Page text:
Jean Shepard has died. The Country Music Hall of Famer and regular at the Grand Ole Opry for 60 years died on Sunday morning (September 25) at the age of 82.

Shepard celebrated 60 years of membership at the Grand Ole Opry on Nov. 21, 2015. It ended up being her final Opry appearance as her health began to deteriorate afterward. Last week she entered hospice care. She is the only female to reach 60 years of membership at the Grand Ole Opry.

The Oklahoma-born, California-raised singer scored hits in the 1950s and ’60 with songs like “I Want to Go Where No One Wants Me” and “Beautiful Lies.” “A Dear John Letter,” a duet with Ferlin Husky, made her a star however Shepard couldn’t tour to promote the single. She was a minor at the time, and she told Billboard in 2014 that you had to be 21 years old to leave the state in those days.

“So my daddy signed a release for Ferlin to be my guardian,” Shepard recalls. “He was very good to me, but my daddy would have killed him if he hadn’t been.”

In 1960 Shepard married fellow Opry star Hawkshaw Hawkins, and was pregnant with the couple’s second child when he was killed in a plane crash three years later. She would return to the stage and studio, recording hit songs like “Second Fiddle (To an Old Guitar),” “If Teardrops Were Silver,” and Bill Anderson’s “Slippin’ Away. Her last hit song came in 1975 when “The Tip of My Fingers” peaked inside the Top 20.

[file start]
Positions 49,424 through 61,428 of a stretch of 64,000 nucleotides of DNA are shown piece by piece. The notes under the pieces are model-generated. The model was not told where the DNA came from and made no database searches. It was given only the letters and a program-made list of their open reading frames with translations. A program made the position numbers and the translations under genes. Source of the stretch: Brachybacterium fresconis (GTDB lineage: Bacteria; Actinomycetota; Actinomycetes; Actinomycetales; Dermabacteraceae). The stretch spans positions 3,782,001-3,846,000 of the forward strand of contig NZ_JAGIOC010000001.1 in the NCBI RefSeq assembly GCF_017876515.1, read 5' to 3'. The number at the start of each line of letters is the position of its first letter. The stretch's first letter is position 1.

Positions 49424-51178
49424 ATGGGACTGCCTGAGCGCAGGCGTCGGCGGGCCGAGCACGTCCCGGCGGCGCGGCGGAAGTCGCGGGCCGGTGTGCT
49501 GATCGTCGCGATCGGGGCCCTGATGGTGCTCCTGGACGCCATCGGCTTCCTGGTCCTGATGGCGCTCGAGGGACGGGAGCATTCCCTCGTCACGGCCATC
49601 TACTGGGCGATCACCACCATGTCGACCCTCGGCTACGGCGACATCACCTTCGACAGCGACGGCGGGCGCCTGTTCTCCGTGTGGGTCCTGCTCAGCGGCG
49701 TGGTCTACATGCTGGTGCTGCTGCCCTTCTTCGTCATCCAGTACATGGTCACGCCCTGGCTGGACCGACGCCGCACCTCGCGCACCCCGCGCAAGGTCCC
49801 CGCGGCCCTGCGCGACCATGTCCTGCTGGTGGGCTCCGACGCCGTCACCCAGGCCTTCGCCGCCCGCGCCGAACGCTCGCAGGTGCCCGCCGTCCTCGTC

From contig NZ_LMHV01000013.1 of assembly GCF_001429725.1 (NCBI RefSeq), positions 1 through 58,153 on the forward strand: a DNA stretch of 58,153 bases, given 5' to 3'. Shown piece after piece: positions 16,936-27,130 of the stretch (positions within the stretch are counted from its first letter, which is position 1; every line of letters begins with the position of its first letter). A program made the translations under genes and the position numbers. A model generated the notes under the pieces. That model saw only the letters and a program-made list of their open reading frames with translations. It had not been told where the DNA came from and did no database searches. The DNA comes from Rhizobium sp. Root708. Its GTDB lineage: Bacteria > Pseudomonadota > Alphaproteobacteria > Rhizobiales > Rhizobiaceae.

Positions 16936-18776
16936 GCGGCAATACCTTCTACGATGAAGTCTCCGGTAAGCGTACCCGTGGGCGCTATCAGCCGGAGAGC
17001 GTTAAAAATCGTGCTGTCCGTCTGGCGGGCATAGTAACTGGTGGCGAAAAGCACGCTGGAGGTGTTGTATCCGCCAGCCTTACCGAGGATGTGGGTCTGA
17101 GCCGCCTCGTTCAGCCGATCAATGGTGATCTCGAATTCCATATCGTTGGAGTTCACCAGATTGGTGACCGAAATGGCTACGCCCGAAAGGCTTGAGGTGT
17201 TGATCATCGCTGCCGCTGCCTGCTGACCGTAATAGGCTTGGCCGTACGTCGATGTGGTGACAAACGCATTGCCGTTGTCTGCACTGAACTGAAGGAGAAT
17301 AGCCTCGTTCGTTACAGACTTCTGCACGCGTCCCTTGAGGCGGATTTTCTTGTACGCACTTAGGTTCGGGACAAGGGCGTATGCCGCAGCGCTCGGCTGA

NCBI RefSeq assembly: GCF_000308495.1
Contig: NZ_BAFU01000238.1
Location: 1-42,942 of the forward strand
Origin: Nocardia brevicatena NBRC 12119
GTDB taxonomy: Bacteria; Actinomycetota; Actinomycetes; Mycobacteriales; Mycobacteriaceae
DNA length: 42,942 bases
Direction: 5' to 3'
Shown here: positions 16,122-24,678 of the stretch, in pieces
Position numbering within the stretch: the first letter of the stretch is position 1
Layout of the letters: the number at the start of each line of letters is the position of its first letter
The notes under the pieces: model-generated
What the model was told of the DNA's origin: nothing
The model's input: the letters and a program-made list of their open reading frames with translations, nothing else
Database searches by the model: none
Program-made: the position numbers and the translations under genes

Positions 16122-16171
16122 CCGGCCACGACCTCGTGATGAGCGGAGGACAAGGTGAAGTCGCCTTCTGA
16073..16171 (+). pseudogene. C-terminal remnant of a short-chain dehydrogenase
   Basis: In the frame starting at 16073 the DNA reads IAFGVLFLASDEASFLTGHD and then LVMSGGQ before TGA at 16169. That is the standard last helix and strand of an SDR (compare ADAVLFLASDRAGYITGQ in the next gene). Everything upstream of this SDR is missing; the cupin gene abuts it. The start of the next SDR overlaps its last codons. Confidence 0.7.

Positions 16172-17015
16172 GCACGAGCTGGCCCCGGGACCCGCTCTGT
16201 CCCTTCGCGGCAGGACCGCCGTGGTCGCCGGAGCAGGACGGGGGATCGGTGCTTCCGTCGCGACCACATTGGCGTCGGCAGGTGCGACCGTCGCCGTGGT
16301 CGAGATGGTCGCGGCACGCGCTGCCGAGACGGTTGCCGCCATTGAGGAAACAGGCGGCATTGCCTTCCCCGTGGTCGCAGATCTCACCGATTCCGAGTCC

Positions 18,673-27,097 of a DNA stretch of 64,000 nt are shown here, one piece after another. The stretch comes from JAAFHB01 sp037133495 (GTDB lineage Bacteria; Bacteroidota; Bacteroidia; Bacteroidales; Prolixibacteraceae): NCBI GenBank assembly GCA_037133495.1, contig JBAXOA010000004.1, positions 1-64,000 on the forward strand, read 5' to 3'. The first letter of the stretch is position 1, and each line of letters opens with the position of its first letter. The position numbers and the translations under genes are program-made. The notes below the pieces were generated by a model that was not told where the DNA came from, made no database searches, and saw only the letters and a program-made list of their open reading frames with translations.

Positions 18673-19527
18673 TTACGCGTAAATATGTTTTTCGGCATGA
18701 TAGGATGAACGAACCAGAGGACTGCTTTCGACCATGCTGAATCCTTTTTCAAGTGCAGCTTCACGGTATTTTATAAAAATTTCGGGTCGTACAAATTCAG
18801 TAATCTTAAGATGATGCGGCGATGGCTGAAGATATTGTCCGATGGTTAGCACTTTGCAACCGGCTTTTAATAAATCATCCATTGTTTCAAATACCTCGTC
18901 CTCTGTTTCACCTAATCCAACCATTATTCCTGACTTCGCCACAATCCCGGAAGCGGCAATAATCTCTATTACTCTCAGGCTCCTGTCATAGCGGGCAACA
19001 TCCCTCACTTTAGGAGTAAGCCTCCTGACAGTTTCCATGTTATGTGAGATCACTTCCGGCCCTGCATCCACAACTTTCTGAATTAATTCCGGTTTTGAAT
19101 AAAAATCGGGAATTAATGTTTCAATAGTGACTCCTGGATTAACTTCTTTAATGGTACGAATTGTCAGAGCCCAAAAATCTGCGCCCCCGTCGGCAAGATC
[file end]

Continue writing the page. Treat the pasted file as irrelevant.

Shepard would become a Country Music Hall of Fame member in 2011. She is survived by husband Benny Birchfield and sons Don Robin Hawkins, Harold Franklin Hawkins II and Corey Birchfield. Funeral arrangements are pending.

“The Opry family is truly saddened by the news of Jean’s passing,” Grand Ole Opry general manager Pete Fisher said. “Although we will miss Jean's presence on the Opry stage, she has left us the wonderful gift of her music which will be remembered for generations to come.”

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